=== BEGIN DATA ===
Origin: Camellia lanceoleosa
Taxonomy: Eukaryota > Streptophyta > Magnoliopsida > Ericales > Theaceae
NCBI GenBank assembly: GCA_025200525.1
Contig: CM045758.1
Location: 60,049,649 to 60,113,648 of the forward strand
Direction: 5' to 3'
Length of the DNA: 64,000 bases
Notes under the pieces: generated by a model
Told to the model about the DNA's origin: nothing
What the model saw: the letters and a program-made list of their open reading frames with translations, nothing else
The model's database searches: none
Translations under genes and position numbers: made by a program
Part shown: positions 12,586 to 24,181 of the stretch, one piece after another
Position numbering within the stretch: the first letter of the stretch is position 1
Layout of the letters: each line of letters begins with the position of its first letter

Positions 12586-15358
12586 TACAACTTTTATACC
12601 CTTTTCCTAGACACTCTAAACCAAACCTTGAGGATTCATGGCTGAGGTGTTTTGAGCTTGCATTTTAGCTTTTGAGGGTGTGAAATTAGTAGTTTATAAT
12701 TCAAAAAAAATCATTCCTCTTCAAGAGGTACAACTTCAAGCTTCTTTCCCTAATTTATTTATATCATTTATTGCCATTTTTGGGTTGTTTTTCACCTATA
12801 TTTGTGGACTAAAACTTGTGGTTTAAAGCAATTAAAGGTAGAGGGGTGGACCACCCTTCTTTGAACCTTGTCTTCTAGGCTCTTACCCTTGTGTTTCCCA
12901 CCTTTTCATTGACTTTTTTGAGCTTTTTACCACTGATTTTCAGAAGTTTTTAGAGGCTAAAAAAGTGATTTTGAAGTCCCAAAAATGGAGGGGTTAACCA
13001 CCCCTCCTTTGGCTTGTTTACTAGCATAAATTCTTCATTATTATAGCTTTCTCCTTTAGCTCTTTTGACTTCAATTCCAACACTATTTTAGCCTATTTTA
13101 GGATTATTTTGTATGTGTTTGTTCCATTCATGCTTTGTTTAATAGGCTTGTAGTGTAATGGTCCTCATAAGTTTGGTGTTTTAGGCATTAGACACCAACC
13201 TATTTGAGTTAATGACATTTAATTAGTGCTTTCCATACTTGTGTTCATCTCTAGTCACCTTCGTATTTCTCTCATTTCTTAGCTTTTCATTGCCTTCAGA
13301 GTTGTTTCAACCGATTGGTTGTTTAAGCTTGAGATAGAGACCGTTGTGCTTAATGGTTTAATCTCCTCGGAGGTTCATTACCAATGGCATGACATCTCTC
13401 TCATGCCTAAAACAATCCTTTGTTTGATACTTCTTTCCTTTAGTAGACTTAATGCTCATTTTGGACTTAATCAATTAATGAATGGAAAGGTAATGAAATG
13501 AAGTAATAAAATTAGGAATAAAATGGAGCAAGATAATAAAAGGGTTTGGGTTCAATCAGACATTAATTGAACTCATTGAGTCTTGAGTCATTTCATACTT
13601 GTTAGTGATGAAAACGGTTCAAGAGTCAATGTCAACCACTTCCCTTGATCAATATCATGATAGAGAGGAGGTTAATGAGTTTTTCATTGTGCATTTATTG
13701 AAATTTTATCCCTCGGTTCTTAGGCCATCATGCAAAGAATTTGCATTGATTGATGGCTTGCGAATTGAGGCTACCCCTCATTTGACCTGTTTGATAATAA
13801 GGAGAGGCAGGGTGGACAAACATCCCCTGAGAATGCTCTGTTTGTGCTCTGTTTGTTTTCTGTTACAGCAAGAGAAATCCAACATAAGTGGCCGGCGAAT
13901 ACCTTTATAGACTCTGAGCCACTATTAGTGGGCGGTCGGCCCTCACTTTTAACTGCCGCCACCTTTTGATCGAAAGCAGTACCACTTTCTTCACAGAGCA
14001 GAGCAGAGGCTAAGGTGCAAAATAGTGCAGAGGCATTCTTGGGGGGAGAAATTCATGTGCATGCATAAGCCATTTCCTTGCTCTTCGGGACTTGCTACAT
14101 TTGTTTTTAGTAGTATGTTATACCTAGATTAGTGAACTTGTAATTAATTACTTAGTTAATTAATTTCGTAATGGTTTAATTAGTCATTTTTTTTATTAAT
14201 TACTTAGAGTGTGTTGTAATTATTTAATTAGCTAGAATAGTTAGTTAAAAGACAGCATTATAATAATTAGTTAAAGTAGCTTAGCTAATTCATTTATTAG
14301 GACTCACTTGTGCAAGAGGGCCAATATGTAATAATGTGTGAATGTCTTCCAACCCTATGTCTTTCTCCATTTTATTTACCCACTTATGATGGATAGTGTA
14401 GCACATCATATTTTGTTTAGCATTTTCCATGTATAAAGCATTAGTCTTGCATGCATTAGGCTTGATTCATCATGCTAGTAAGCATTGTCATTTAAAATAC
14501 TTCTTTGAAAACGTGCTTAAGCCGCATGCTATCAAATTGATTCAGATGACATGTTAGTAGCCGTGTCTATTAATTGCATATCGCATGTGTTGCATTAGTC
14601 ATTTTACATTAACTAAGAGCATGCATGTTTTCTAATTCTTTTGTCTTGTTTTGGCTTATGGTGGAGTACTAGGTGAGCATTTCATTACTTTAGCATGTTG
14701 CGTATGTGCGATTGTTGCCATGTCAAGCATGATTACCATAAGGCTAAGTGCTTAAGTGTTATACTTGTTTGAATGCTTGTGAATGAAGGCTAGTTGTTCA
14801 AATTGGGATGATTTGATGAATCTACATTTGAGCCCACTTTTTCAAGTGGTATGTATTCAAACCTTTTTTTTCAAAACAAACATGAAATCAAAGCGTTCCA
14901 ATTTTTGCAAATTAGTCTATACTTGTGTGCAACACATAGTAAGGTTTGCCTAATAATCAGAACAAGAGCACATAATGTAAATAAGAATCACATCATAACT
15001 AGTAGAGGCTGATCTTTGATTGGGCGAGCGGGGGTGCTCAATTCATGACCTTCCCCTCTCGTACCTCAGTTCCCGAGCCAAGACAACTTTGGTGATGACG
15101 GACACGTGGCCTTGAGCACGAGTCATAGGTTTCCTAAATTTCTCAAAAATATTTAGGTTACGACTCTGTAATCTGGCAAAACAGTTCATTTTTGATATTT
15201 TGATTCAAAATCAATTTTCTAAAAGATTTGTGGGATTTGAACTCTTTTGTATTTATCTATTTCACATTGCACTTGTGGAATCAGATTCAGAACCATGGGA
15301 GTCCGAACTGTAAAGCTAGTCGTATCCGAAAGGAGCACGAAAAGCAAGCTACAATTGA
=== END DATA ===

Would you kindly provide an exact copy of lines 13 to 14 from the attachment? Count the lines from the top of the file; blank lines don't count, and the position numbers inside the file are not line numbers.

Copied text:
Part shown: positions 12,586 to 24,181 of the stretch, one piece after another
Position numbering within the stretch: the first letter of the stretch is position 1